20 Feb Nelson leads the way in huge fundraising and spending period
A campaign, in many ways, is like a business.
It manages assets (contributions) and liabilities (expenses) in its pursuit of a profit. And in this case, a profit is the majority of the votes cast in an election.
How a campaign differs from business is that only one candidate is successful. There is only room for one winner in this industry. Two great companies like Coke and Pepsi or Apple and Microsoft cannot coexist, and small businesses in the same industry (election) netting a small market share are little more than an afterthought.
There’s also an absolute certainty that a political campaign will go out of business on election day – win or lose.
With that said it only makes sense that campaigns do a lot of spending in the last days of an election. And the business of politics was good in Apopka these last few weeks.
From the beginning of January until the first week of February, the 10 candidates running for Apopka mayor and city commission both raised and spent contributions at a record clip.
329 donors gave the candidates $72,464.67 in the first five weeks of 2018, which is an astounding 34% of the entire fundraising haul of all campaigns. And despite the record month of fundraising, spending outmatched it.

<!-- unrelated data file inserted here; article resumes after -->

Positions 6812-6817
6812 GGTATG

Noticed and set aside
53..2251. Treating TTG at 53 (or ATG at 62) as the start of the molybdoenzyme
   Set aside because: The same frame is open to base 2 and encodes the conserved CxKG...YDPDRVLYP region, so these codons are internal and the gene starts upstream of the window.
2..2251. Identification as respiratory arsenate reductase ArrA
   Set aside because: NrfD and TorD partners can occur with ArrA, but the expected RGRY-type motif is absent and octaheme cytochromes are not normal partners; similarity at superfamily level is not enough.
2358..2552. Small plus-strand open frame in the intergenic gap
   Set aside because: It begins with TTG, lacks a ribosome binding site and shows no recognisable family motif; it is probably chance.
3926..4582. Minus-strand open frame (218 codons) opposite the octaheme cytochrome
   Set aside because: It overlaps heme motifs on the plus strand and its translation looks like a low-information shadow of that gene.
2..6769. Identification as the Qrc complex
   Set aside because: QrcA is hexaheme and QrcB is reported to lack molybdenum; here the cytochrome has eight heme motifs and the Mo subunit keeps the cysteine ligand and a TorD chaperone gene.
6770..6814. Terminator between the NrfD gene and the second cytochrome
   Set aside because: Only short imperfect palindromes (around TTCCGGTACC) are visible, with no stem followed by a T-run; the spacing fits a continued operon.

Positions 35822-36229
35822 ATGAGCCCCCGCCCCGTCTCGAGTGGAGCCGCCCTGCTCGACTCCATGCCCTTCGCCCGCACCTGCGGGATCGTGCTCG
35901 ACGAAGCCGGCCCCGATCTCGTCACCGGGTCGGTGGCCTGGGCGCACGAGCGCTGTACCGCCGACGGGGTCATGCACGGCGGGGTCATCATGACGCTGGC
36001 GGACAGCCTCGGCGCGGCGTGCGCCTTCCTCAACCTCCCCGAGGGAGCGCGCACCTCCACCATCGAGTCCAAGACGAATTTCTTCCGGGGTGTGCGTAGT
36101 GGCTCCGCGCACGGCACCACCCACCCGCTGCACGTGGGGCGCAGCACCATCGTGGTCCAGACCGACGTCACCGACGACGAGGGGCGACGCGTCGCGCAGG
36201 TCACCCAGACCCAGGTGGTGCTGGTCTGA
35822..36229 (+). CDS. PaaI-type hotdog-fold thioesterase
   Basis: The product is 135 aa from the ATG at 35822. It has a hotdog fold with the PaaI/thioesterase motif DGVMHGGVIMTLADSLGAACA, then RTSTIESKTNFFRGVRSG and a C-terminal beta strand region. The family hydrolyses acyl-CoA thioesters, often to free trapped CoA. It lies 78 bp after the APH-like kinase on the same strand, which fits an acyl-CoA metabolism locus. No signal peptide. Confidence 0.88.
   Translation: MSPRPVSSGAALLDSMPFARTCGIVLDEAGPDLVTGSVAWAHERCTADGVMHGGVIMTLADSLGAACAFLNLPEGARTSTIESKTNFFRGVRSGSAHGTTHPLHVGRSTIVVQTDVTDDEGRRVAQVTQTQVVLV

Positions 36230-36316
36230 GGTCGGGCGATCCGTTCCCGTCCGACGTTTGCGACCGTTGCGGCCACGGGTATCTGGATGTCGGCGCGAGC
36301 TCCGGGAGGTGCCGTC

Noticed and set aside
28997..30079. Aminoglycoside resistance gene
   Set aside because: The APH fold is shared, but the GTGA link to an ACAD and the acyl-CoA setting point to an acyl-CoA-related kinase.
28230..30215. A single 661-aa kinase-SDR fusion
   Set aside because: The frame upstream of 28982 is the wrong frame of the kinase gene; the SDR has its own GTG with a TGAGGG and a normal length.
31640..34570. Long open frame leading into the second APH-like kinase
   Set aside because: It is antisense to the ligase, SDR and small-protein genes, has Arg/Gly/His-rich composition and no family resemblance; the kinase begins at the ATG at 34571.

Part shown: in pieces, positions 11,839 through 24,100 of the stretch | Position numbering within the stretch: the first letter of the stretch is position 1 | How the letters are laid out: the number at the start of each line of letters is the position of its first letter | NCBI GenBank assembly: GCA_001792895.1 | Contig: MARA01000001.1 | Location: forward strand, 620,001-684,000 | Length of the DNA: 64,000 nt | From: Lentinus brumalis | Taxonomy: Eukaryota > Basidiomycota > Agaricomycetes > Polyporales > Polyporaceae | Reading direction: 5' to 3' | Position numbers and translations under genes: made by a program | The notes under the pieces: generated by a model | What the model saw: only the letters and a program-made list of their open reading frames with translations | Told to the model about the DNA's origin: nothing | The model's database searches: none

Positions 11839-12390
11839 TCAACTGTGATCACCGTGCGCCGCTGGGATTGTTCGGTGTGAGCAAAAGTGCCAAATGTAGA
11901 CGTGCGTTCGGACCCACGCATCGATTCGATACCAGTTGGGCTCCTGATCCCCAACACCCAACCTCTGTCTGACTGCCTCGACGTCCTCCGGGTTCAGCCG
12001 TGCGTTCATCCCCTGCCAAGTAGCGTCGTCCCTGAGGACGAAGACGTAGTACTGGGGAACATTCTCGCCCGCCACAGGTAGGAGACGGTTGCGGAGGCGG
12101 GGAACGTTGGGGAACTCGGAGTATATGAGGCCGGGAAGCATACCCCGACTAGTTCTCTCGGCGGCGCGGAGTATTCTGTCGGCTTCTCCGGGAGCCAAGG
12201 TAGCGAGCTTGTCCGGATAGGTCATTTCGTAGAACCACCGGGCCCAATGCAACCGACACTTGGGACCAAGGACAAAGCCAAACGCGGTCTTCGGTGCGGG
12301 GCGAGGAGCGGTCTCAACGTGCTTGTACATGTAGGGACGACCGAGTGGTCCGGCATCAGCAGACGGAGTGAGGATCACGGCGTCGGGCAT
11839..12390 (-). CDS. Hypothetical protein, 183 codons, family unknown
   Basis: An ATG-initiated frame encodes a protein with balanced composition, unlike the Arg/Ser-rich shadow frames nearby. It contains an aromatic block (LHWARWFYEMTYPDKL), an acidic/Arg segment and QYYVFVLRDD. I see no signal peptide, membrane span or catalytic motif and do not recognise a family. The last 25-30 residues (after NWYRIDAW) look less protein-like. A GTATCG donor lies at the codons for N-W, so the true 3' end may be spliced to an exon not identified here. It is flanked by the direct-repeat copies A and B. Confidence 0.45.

Going into the last month of the election, the 10 candidates for elected office in Apopka spent $83,564.48, which is 39% of everything collected in the entire election cycle. After this spending spree, the candidates only have 30% of everything they raised for the entire campaign season for the stretch run.
Nelson, the Orange County Commissioner for District 2, led all candidates with 60 donors giving him $16,240. This pushes his total contributions to $69,675, which also leads all candidates in the five-week period ending February 9th, Nelson spent $23,157.87. This leaves him with $18,981.31, the most of any candidate.And no one exemplified the breakneck pace of raising and spending than mayoral candidate Bryan Nelson.
Not far behind was incumbent Apopka Mayor Joe Kilsheimer, who had 53 donors contribute $12,635, which gives him $65,485 in total contributions. Kilsheimer also spent at a high rate in the five-week period, 24,878.19, which leaves him with $13,001 for the final month of the campaign